.40, 0.45) [0.45, 0.50) [0.50, 0.55) [0.55, 0.60) [0.60, 0.65) [0.65, 0.70) [0.70, 0.75) [0.75, 0.80) [0.80, 0.85) [0.85, 0.90) [0.90, 0.95) [0.95, 1.00) 150rsos.royalsocietypublishing.org R. Soc. open sci. 3:…………………………………………top 500 broadcastersall usersFigure 4. Distribution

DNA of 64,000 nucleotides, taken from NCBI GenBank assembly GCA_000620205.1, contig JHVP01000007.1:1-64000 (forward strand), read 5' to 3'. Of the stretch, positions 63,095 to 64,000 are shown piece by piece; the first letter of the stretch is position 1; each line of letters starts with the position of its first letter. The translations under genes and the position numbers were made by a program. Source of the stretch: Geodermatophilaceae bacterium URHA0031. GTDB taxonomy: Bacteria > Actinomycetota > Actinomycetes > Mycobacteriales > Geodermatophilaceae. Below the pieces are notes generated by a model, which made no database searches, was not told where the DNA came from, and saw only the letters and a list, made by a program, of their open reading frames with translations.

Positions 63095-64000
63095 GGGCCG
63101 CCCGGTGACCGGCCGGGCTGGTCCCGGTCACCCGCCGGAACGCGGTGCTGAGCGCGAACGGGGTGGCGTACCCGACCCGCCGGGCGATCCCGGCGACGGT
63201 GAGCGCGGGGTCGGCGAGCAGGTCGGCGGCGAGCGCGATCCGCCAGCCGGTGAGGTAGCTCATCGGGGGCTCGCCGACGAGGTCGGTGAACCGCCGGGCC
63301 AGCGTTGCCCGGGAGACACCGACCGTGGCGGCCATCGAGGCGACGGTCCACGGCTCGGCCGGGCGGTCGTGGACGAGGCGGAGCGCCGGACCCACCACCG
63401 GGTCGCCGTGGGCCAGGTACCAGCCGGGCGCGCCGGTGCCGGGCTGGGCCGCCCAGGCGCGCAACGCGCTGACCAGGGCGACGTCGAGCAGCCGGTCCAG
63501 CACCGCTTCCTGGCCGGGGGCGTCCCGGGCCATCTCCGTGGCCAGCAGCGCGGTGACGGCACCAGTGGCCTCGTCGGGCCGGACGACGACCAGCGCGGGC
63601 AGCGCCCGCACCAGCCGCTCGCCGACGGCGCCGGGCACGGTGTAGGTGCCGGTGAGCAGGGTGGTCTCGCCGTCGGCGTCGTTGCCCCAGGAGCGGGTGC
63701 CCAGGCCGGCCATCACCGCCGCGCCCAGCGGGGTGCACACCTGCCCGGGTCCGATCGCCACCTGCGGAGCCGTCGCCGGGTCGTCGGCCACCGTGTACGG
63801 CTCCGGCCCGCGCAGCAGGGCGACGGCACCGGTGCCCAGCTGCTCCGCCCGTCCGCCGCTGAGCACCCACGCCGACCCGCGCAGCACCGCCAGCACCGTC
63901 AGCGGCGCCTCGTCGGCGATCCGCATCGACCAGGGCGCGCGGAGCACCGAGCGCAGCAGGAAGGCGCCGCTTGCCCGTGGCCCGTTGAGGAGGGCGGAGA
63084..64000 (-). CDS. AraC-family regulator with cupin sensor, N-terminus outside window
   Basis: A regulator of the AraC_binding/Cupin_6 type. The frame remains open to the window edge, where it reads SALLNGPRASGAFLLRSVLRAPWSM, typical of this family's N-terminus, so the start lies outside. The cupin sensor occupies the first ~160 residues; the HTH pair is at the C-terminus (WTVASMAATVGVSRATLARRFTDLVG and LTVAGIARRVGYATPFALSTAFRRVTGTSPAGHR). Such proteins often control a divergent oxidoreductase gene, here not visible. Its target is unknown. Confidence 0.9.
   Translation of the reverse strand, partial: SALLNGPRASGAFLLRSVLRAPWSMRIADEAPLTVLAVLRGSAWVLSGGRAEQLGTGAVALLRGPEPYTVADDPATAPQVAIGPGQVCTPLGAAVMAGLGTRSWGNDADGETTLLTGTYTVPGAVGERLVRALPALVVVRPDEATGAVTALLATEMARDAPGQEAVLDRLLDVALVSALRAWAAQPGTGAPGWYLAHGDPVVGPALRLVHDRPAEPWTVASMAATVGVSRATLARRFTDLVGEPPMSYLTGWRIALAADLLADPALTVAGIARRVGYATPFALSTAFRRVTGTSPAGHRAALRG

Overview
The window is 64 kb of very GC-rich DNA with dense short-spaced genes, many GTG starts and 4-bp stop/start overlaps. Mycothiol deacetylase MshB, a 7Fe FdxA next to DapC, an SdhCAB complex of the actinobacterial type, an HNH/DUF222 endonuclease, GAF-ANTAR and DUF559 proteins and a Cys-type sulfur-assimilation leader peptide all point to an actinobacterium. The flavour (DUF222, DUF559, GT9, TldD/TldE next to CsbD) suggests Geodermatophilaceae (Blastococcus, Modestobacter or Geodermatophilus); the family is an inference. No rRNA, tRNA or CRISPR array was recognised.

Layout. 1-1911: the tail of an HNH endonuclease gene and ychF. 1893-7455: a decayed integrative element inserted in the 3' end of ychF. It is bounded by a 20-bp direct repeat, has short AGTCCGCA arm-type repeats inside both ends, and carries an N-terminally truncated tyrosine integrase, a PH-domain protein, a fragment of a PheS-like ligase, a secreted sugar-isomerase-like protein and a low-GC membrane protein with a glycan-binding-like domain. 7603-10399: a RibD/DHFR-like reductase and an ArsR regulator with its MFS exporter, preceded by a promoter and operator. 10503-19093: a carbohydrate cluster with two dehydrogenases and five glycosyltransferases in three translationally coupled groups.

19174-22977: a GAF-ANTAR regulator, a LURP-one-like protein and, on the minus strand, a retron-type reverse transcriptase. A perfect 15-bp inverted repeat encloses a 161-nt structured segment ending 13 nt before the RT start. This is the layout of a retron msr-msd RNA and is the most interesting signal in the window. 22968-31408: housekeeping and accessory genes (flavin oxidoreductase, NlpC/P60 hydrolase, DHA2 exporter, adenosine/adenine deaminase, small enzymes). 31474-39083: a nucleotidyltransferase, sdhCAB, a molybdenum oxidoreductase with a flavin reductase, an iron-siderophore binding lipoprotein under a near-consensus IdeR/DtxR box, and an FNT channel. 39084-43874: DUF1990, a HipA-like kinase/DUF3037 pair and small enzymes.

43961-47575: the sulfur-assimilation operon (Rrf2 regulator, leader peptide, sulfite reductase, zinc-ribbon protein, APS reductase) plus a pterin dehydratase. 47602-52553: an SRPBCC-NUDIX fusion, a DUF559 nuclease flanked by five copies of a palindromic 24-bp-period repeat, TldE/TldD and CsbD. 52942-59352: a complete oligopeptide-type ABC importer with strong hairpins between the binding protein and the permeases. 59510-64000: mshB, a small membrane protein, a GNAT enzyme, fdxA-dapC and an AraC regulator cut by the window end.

.40, 0.45) [0.45, 0.50) [0.50, 0.55) [0.55, 0.60) [0.60, 0.65) [0.65, 0.70) [0.70, 0.75) [0.75, 0.80) [0.80, 0.85) [0.85, 0.90) [0.90, 0.95) [0.95, 1.00) 150rsos.royalsocietypublishing.org R. Soc. open sci. 3:…………………………………………top 500 broadcastersall usersFigure 4. Distribution of positive sentiment fraction for the top 500 broadcasters (for = 0.75), and for all users, using (SS).0.50 0.45 sentiment fraction based on (SS) 0.40 0.35 0.30 0.25 0.20 0.15 0.10 0.05 0 1 10 000 20 000 30 000 40 000 50 000 60 000 70 000 80 000 90 000 100 000 110 000 120 000 130 000 140broadcast score rank positive sentiment fraction negative sentiment fractionFigure 5. The relationship between sentiment fractions (as a moving average over a window of 1000 points) and broadcast score rank, for = 0.75 based on (SS).(SS) and = 0.15, the `negative sentiment strength’ and `negative sentiment fraction’ attributes for the top 5000 broadcasters were very nearly equal to the mean over all users. In addition to investigating the sentiment use of the top broadcasters, we looked for general trends relating sentiment use to broadcast rank. Figure 5 plots moving averages of the (SS) sentiment fraction attributes against broadcast rank, using a window of 1000 observations to smooth the noisy data. We0.8 0.7 sentiment strength based on (SS) 0.6 0.5 0.4 0.3 0.2 0.1rsos.royalsocietypublishing.org R. Soc. open sci. 3:…………………………………………Figure 6. The relationship between sentiment strengths (as a moving average over a window of 1000 points) and broadcast score rank, for = 0.75 based on (SS).see that from rank 1 to about rank 9000 the positive sentiment fraction decreases sharply; after this it decreases slowly in an approximately linear way. The fraction of tweets with negative sentiment appears approximately constant at this scale. Figure 6 plots similar moving averages for the sentiment strength attributes. The average strength of positive sentiment declines sharply to begin with and then slowly, whereas the average strength of negative sentiment is approximately constant. Although the local fluctuations were different, the graphs had the same general shape for all the values of 0.3, 0.45, 0.6, 0.75, 0.9 tested.4. Sentiment and evolution of communities on TwitterIn this section, we describe how we identified meaningful communities or `sub-networks’ of Twitter users, and we Lonafarnib site present the results of our analysis of how these communities evolved over time, including how their sentiment evolved. The existence of communities has been observed in all kinds of real-world networks and identifying them has been the subject of considerable research effort in recent years, much of which can be NS-018 custom synthesis traced back to a seminal paper of Girvan Newman [14]. In the vast literature on community detection (e.g. [15]), a community is often taken to be a group of users with two characteristics: (i) The community is densely connected internally, i.e. people within the same community talk to each other a lot. (ii) There are relatively few links crossing from the community to the outside world, i.e. people talk to fellow members of their community more often than they talk to non-members.4.1. How we detected communities and selected a subset for further studyBecause we wanted to find communities that would endure over time, we needed to take a longer period of data than the 7 days we analysed in ?. We can imagine online discussions that spri..40, 0.45) [0.45, 0.50) [0.50, 0.55) [0.55, 0.60) [0.60, 0.65) [0.65, 0.70) [0.70, 0.75) [0.75, 0.80) [0.80, 0.85) [0.85, 0.90) [0.90, 0.95) [0.95, 1.00) 150rsos.royalsocietypublishing.org R. Soc. open sci. 3:…………………………………………top 500 broadcastersall usersFigure 4. Distribution of positive sentiment fraction for the top 500 broadcasters (for = 0.75), and for all users, using (SS).0.50 0.45 sentiment fraction based on (SS) 0.40 0.35 0.30 0.25 0.20 0.15 0.10 0.05 0 1 10 000 20 000 30 000 40 000 50 000 60 000 70 000 80 000 90 000 100 000 110 000 120 000 130 000 140broadcast score rank positive sentiment fraction negative sentiment fractionFigure 5. The relationship between sentiment fractions (as a moving average over a window of 1000 points) and broadcast score rank, for = 0.75 based on (SS).(SS) and = 0.15, the `negative sentiment strength’ and `negative sentiment fraction’ attributes for the top 5000 broadcasters were very nearly equal to the mean over all users. In addition to investigating the sentiment use of the top broadcasters, we looked for general trends relating sentiment use to broadcast rank. Figure 5 plots moving averages of the (SS) sentiment fraction attributes against broadcast rank, using a window of 1000 observations to smooth the noisy data. We0.8 0.7 sentiment strength based on (SS) 0.6 0.5 0.4 0.3 0.2 0.1rsos.royalsocietypublishing.org R. Soc. open sci. 3:…………………………………………Figure 6. The relationship between sentiment strengths (as a moving average over a window of 1000 points) and broadcast score rank, for = 0.75 based on (SS).see that from rank 1 to about rank 9000 the positive sentiment fraction decreases sharply; after this it decreases slowly in an approximately linear way. The fraction of tweets with negative sentiment appears approximately constant at this scale. Figure 6 plots similar moving averages for the sentiment strength attributes. The average strength of positive sentiment declines sharply to begin with and then slowly, whereas the average strength of negative sentiment is approximately constant. Although the local fluctuations were different, the graphs had the same general shape for all the values of 0.3, 0.45, 0.6, 0.75, 0.9 tested.4. Sentiment and evolution of communities on TwitterIn this section, we describe how we identified meaningful communities or `sub-networks’ of Twitter users, and we present the results of our analysis of how these communities evolved over time, including how their sentiment evolved. The existence of communities has been observed in all kinds of real-world networks and identifying them has been the subject of considerable research effort in recent years, much of which can be traced back to a seminal paper of Girvan Newman [14]. In the vast literature on community detection (e.g. [15]), a community is often taken to be a group of users with two characteristics: (i) The community is densely connected internally, i.e. people within the same community talk to each other a lot. (ii) There are relatively few links crossing from the community to the outside world, i.e. people talk to fellow members of their community more often than they talk to non-members.4.1. How we detected communities and selected a subset for further studyBecause we wanted to find communities that would endure over time, we needed to take a longer period of data than the 7 days we analysed in ?. We can imagine online discussions that spri.